Admati: Of course, if you don't have investment, the money does belong to shareholders, and you should pay it. But the notion that you must pay dividends to invest is wrong, because there's access to markets, that you have to have dividends to pump up the stock price. You have a good investment, that pumps up the stock price. I always tell my students, "Worry about the asset side of a balance sheet of a corporation, find good investment." The liability side, if it matters, it matters because of the wrong reasons, because of some control issues, because of some tax issues. But that's not a socially optimal thing, to have debt just because you can get more tax subsidy.

But the notion that you must pay dividends to invest is wrong, because there's access to markets, that you have to have dividends to pump up the stock price. You have a good investment, that pumps up the stock price. The liability side, if it matters, it matters because of the wrong reasons, because of some control issues, because of some tax issues. But that's not a socially optimal thing, to have debt just because you can get more tax subsidy.

Share this

Beckworth: Okay, so again, we want to see households, businesses, banks, the economy, less leveraged, less reliant upon debt for funding, rely more on capital equity-

Admati: But instead we've got the opposite.

Beckworth: Okay, so there are structural reasons why banks in our financial system will tend to be over-leveraged, and unless we have some wholesale change in banking, it's probably going to persist. Relative to 2008, though, coming into this crisis, where we saw most of the growth in leverage would be in the non-financial corporate sector, is that fair? Relative to banks and households.

Admati: Yeah. I mean, the banks remained extraordinarily leveraged and extraordinarily fragile, but they were muddling along, were very profitable, they have a lot of ways to…

Beckworth: Right.

Admati: ... they have credit card loans, they have fees, they have investment banks, so they behave like hedge funds, they still have a lot of trading and market making and brokerage and all of this other… especially the big banks, but small banks were muddling along. There weren't big losses, everything was fine.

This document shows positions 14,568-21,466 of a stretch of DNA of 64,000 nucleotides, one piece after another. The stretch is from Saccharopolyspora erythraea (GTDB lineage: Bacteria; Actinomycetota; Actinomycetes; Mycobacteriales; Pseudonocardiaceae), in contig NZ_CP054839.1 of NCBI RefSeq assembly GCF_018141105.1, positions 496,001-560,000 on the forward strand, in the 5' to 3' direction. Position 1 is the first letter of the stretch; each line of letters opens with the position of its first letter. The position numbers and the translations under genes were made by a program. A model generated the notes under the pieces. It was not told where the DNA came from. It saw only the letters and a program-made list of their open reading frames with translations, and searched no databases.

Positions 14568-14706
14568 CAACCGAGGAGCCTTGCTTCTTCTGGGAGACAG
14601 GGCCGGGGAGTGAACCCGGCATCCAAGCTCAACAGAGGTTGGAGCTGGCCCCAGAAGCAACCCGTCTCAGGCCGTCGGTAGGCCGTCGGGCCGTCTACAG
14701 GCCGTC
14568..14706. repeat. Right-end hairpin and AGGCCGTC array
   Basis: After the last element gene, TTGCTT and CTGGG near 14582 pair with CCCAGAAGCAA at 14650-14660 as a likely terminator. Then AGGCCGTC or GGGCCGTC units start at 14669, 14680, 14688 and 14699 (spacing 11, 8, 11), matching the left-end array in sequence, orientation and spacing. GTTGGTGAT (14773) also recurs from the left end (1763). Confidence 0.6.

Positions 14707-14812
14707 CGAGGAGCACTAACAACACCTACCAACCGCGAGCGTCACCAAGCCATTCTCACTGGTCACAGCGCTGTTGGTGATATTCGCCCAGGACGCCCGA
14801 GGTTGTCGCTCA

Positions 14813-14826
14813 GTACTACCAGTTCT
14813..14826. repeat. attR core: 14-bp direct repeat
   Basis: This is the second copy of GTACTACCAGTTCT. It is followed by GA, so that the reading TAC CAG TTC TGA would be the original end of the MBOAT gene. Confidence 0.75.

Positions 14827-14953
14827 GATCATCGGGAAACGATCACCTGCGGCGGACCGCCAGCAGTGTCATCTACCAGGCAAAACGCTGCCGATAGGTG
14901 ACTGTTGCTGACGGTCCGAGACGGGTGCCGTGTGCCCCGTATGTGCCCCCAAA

Admati: So they can remain highly leveraged and nobody will know it because they won't default and will go on. In the rest of the economy, there was a huge chase for return. Interest rates were very, very low, and so everybody wanted to leverage. So you started having this market for what's called a covenant-lite leveraged loans, basically lending to already indebted corporations. And it just grew and grew, and the Fed was saying "Oh, we're concerned about that, banks can do that." So then they'll go to shadow banks, and they're going to shadow banks, and through the chain of the entire financial system, they kept having more and more and more debt building up in the corporate sector with money just slushing around looking for a little bit more return, including pension funds and endowments and everybody else just averting their eyes from that risk, and just investing in risky and riskier and riskier debt claims that were promising a little bit more yield.

Beckworth: Okay, so banks are still highly leveraged, but they weren't adding a lot of leverage. They shrank a little bit.

Admati: They just stayed where they were.

Beckworth: But it was the corporations, the non-financial corporations, the traditional businesses you think of that added all the leverage. Household debt to GDP actually fell after the crisis. So that's the one private sector would be corporations, the other sector would be government also expanded debt a lot.

Admati: Right. And I'm not talking about government debt right now, because I want to talk about private debt, and then we can get to central banks. Central banks are very fragile…

Beckworth: Yeah, and one point to bring up in this discussion of debt and leverage, and I saw that Martin Wolf column in the Financial Times where he talks about all the leverage in the global economy now, one part of that, or a big part of that is that there's been this demand for government debt, safe assets, from different parts of the world. For demographic reasons, for emerging markets, for a number of reasons, and that is something I think it's hard to contain, to control. We're kind of endogenously responding to that, so I don't hold that in much concern as I do with the private sector debt, is that fair?